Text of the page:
Microsoft's third quarter earnings are mostly rosy -- except when it comes to sales of its Surface laptops. The company reports that Surface revenues fell 26 percent compared to last year, reaching $831 million down from $1.1 billion. It's not hard to see why: Microsoft points to more pricing competition among premium 2-in-1 competitors, as well as "product end-of-life dynamics" for the decline. Simply put, Microsoft needs new Surface models to compete with the onslaught of new entries on the market, like Dell's XPS 13 2-in-1 and Lenovo's Yoga 910.
It's also no wonder sales are slowing down. The Surface Pro 4 came out in 2015, and while it's a capable machine, you can easily find better hardware from other computer makers. It's also been two years since it updated the low-end Surface 3. While the Surface Book was an exciting addition to the Surface family, it also launched with a slew of problems, and didn't sell as well as Microsoft had hoped. At least you can get one with some vaguely modern hardware, though.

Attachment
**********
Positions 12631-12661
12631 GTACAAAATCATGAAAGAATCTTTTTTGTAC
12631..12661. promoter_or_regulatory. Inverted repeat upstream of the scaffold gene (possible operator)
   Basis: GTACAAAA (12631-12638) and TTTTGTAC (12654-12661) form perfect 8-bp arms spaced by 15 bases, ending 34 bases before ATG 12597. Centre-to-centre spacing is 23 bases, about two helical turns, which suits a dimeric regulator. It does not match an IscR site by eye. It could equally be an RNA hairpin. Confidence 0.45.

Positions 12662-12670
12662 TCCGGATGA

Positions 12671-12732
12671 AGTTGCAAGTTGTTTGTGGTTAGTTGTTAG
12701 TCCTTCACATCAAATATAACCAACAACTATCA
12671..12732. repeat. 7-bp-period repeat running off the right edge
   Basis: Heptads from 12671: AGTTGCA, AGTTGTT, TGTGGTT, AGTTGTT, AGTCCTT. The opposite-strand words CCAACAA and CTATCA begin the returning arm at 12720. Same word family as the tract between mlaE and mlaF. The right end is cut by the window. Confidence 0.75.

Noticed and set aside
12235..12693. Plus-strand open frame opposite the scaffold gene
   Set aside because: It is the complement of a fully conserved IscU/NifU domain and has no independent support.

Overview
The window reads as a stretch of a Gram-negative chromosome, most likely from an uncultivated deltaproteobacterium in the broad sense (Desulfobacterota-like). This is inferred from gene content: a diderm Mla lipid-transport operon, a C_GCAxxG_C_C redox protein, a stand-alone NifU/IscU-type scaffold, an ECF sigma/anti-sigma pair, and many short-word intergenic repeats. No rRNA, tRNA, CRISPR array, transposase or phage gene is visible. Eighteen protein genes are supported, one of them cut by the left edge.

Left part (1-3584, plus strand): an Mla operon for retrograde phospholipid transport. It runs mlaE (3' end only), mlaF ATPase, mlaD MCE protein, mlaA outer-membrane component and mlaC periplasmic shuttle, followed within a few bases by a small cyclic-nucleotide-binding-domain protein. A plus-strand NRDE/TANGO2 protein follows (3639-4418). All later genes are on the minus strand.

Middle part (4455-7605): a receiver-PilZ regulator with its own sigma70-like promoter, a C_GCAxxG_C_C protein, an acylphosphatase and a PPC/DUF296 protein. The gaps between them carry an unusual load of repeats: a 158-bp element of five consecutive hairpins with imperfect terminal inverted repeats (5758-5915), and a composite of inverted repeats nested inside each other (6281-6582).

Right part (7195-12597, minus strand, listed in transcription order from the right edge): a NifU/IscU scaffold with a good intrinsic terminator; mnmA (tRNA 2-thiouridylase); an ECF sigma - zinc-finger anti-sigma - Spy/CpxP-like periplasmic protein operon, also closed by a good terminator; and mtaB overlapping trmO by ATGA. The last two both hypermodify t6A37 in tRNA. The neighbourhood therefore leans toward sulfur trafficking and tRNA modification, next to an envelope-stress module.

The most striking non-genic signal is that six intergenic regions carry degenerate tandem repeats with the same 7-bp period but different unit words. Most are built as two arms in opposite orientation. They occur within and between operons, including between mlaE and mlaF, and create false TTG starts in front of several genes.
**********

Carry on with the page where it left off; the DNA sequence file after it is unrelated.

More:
We're gearing up for an education-focused Microsoft event on Tuesday, May 3rd, where the company might finally unveil the next entry in the Surface lineup. And if not then, we might also hear something at its Build event next month. Given that Microsoft helped make the dream of tablet-like laptops a reality, I don't expect it to give up on this category anytime soon.